Distribution: OpenSUSE 11.4
Posts: 55
Blog Entries: 1

Rep: Reputation: 16
I don't think locking would be an issue if you're using a native Linux file-system. Calling things like fflush() might cause problems if called too frequently. I would be tempted to use gprof or some other profiler to find out where the app is spending it's time. Perhaps strace might give some quick clues at the system call level (man strace): for example
strace -c -S time myProgram
If very large is not too very large, then /dev/shm might be a fast place to put a file, and then copy it somewhere permanent when it's finished being created.

Quote:
Originally Posted by imperialbeachdude View Post
Thanks htop was very informative. I think I may have another problem that I did not describe in the original question. This is a multithreaded app that reads & writes to one very large file. Each thread reads & writes to a different area of the file, but perhaps there is a common lock in Linux? That could explain the processing problem, I think. Hmm... more to work on -

Last edited by michael@actrix; 07-05-2011 at 03:38 AM.
 
  


Reply

Tags
maximize, performance, threads


Thread Tools Search this Thread
Search this Thread:

Advanced Search

Posting Rules
You may not post new threads
You may not post replies
You may not post attachments
You may not edit your posts

BB code is On
Smilies are On
[IMG] code is Off
HTML code is Off


Similar Threads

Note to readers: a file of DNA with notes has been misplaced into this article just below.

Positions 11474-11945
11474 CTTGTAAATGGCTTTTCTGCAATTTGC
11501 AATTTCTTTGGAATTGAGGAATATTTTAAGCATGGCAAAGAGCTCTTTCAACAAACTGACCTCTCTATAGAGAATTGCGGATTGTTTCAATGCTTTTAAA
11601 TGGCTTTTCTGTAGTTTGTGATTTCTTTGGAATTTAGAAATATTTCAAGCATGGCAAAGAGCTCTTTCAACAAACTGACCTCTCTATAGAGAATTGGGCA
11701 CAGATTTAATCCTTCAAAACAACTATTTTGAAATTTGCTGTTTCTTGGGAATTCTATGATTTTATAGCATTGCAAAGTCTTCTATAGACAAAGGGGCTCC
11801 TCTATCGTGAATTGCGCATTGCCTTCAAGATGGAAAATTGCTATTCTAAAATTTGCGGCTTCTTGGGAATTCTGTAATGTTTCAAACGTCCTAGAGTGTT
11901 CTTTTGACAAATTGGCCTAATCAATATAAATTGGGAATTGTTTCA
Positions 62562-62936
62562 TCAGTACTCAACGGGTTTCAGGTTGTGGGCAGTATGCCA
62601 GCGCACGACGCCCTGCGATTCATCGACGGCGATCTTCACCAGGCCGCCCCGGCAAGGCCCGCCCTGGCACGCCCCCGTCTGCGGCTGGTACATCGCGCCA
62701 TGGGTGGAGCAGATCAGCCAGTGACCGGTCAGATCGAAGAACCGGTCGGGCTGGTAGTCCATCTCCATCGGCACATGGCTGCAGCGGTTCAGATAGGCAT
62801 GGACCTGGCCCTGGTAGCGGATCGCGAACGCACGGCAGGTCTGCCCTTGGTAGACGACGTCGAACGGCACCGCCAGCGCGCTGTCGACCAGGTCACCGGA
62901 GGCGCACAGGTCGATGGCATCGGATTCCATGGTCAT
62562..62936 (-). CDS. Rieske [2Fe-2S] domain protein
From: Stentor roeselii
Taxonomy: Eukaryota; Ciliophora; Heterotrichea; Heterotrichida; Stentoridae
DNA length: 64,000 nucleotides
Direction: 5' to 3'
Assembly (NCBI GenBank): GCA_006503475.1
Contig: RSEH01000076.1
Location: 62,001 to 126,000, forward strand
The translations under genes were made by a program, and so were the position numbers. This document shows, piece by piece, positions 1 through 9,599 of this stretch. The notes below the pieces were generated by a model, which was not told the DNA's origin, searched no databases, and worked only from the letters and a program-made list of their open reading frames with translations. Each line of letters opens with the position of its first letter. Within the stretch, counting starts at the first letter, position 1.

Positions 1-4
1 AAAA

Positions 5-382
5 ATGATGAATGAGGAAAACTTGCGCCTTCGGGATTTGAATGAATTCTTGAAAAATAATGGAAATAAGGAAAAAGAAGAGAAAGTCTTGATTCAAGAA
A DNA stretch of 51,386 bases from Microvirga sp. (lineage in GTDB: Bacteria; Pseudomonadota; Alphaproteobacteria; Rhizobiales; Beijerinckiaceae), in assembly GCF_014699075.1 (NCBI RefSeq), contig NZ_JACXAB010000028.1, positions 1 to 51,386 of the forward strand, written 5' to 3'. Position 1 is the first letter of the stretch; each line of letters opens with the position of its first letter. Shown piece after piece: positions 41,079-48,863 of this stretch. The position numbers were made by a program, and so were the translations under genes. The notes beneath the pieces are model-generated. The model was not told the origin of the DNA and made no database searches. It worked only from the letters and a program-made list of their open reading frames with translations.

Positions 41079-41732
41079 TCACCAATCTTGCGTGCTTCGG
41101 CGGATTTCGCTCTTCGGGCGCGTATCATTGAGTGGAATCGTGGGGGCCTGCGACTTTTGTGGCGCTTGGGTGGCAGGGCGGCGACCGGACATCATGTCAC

Thread Thread Starter Forum Replies Last Post
LXer: Five Maximum Performance Tips for SDK 3.0 LXer Syndicated Linux News 0 06-19-2008 10:21 PM
how can two process can be scheduled in two different processor in multi processor ? bishalpoudyal Programming 4 08-31-2006 02:22 PM
How to compile apps to achieve maximum performance? kornerr Linux - General 14 06-20-2005 02:00 PM
Installing Linux on a dual processor machine (only one processor detected) rocordial Linux - Hardware 1 11-27-2004 02:16 AM
Maximum Number of Directory Entries & Performance aig Linux - General 1 07-09-2004 07:36 AM


All times are GMT -5. The time now is 05:59 AM.

Main Menu
My LQ
Write for LQ
LinuxQuestions.org is looking for people interested in writing Editorials, Articles, Reviews, and more. If you'd like to contribute content, let us know.
Main Menu
Syndicate
RSS1  Latest Threads
RSS1  LQ News
Twitter: @linuxquestions
identi.ca: @linuxquestions
Facebook: linuxquestions Google+: linuxquestions
Open Source Consulting | Domain Registration